It is extraordinary how people can become relevant for reasons that they had not expected or intended. The story of supermodel Kate Moss, is an example of this. Miss Moss, then aged just 14, was apparently recruited as a model in 1988 at at JFK Airport in New York. By all accounts, the young Miss Moss was neither canvassing for, not expecting the opportunity that came her way and subsequently changed her life. I have no idea what Kate Moss' career ambitions might have been at 14, but it is probably fair to say that they did not include being catapulted to fame a few years into her teens. As is so often the case with relevance, it is for others to make the discerning judgement, not for you to decide.


9. To be relevant you don't just need to know your purpose, you also need to find your place

Have you ever seen a green leaf insect camouflaged on a green leaf? The way they blend into their environment is quite incredible and an excellent example of the necessity for purpose to be complemented by place. A green leaf insect attempting to camouflage itself amongst dead and dry leaves on a forest floor, would likely see its life chances decrease significantly. In other words, as much as relevance helps to define your purpose, by itself, purpose is of limited or nil value unless it finds a natural blend with place. It is when those two dynamics come together, that the chance of survivability is increased.


10. Sometimes relevance is forged in the fire of disappointment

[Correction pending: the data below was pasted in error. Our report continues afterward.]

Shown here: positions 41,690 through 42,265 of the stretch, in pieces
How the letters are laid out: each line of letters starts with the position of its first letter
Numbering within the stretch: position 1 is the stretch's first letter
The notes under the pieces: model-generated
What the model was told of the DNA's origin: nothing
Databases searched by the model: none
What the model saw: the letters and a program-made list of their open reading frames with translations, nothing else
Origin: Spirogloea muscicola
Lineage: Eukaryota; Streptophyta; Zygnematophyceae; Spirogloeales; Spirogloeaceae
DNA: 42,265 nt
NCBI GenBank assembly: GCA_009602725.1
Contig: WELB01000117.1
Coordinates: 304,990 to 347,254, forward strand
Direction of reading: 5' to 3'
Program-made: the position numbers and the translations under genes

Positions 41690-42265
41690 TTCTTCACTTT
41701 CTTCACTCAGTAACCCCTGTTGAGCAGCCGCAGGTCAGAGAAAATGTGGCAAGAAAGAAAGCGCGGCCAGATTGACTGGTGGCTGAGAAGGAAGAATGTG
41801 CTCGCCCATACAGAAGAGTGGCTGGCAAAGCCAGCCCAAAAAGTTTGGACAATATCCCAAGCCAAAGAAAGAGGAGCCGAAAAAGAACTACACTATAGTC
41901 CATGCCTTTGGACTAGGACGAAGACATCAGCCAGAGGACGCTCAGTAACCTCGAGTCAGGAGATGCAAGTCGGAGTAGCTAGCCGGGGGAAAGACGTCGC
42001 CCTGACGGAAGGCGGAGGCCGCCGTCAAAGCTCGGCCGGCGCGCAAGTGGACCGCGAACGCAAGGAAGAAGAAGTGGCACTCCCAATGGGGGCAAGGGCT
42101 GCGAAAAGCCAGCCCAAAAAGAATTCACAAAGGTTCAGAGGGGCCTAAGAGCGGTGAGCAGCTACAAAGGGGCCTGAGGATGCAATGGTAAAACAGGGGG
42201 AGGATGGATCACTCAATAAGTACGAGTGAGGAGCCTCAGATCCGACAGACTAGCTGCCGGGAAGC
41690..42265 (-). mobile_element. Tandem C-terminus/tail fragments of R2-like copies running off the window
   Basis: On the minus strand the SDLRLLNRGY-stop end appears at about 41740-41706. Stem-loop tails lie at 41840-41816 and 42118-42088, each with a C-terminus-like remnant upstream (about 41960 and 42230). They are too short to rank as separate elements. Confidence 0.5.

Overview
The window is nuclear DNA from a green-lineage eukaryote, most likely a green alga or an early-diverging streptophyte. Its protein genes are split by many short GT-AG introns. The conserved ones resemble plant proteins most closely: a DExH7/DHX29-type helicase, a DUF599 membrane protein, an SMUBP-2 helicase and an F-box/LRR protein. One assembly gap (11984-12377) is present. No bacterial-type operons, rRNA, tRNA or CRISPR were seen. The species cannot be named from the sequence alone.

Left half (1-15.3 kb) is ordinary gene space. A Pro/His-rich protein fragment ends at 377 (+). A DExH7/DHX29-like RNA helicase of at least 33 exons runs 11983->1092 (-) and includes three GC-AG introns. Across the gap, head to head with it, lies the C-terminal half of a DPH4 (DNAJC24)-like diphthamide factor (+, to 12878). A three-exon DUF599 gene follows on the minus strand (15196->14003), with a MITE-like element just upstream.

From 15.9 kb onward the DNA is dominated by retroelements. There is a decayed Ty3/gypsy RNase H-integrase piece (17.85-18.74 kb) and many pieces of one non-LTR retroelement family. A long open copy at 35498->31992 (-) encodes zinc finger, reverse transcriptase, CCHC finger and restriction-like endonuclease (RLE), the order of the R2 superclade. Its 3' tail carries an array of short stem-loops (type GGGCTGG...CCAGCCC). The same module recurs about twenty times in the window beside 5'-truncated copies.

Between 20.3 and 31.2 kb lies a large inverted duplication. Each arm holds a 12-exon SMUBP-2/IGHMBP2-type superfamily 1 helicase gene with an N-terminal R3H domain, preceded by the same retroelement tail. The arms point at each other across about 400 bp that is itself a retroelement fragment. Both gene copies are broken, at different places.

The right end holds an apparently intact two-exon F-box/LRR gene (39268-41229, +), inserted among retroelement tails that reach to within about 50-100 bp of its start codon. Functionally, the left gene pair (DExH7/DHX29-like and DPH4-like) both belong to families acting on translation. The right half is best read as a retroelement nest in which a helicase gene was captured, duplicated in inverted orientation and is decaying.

No-one would accept disappointment, if it is something that they could avoid. Yet the value of disappointment cannot and should never be understated. The reason for this because more often than not, disappointment is the sand-box of learning and development. There are times when it is only through the frustrating and painstaking process of discovering what is not relevant, that you can uncover what is relevant. Much as we hate the idea of not being able to get things right at the first time of asking, it is the commitment to bounce back and keep going that tests our resourcefulness, builds resilience and reveals character. Not only that, but the above-mentioned traits are also the very building blocks of what makes a brand relevant.


Ok, so in conclusion, relevance is a critical component of any brand. In fact no brand can expect to be successful without it. However, as this blog sets out, relevance is also a multi-faceted, complex and often organic construct. You may look for it and find it, you may search for it and miss it, you may encounter it without expecting it. With relevance there are a multiplicity of rules, some of which apply at different times and others which apply at the same time. In the context of a brand, the key learning point is that relevance is what matters to others, not what it means to you.



By pa360, Jul 31 2015 09:18AM

The latest published results for the third quarter of 2015 (Q3 of 2015) reveal that Apple achieved gross revenue of $49.6bn. Apparently this is up some $12.2bn on quarter 3 of 2014. Put in some sort of context, Apple’s gross revenue for Q3 of 2015 alone is (according to the World Bank) the same as the Gross Domestic Product of Tunisia for the whole of 2014.


So what is the secret of Apple’s extraordinary success? Well for this blog I have compiled seven of the least publicised secrets, which in my view give Apple a unique edge over its competitors.